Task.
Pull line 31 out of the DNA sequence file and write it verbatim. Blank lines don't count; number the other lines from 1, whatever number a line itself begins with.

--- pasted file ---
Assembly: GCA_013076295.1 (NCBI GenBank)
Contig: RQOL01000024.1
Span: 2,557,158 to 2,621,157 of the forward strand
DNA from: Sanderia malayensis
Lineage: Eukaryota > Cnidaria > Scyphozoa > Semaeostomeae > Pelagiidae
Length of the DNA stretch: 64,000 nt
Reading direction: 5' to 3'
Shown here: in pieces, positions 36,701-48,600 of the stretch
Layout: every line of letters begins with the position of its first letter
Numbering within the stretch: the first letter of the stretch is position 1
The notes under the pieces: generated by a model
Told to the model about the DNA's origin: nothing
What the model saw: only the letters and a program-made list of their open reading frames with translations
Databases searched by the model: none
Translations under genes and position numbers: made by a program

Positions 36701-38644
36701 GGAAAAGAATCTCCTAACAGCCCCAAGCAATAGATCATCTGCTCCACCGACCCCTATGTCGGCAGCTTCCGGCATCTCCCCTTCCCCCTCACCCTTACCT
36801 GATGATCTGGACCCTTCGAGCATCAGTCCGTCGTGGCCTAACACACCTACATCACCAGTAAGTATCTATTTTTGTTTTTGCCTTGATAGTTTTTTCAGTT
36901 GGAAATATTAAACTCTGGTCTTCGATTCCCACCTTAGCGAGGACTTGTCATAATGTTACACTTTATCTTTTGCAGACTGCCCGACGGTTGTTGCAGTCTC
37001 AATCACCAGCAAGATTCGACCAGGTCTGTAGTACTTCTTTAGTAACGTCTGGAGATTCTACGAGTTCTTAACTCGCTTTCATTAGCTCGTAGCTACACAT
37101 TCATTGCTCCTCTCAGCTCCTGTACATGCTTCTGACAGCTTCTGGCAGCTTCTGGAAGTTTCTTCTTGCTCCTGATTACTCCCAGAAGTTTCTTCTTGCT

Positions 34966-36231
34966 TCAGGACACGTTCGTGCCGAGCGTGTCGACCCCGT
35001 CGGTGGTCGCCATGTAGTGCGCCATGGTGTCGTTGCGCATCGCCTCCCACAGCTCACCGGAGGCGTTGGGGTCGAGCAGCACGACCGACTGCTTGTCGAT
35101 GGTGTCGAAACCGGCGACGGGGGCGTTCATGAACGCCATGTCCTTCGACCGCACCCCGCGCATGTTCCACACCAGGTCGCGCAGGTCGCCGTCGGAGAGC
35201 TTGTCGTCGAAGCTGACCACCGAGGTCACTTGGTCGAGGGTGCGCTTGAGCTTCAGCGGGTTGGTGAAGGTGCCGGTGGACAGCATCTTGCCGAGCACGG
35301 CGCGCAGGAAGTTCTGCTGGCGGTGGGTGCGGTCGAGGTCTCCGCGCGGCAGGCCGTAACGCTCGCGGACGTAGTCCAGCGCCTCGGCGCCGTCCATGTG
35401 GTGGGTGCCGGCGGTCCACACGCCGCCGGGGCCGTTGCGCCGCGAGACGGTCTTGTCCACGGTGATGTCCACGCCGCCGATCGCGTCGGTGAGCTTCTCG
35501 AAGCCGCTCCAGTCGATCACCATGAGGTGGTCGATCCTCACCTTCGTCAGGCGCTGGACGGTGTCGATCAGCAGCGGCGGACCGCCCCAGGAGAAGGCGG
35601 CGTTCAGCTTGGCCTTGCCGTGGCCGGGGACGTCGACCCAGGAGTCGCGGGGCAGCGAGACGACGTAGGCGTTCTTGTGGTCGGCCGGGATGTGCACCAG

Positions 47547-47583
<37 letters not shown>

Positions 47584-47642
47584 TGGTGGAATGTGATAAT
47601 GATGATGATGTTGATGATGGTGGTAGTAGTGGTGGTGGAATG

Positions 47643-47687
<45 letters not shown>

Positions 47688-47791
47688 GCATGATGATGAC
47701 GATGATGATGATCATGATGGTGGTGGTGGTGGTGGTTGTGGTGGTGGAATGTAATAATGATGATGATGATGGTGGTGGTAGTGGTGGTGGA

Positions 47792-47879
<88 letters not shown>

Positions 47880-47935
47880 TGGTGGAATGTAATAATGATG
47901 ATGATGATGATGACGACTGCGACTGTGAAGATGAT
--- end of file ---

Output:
Positions 47547-47583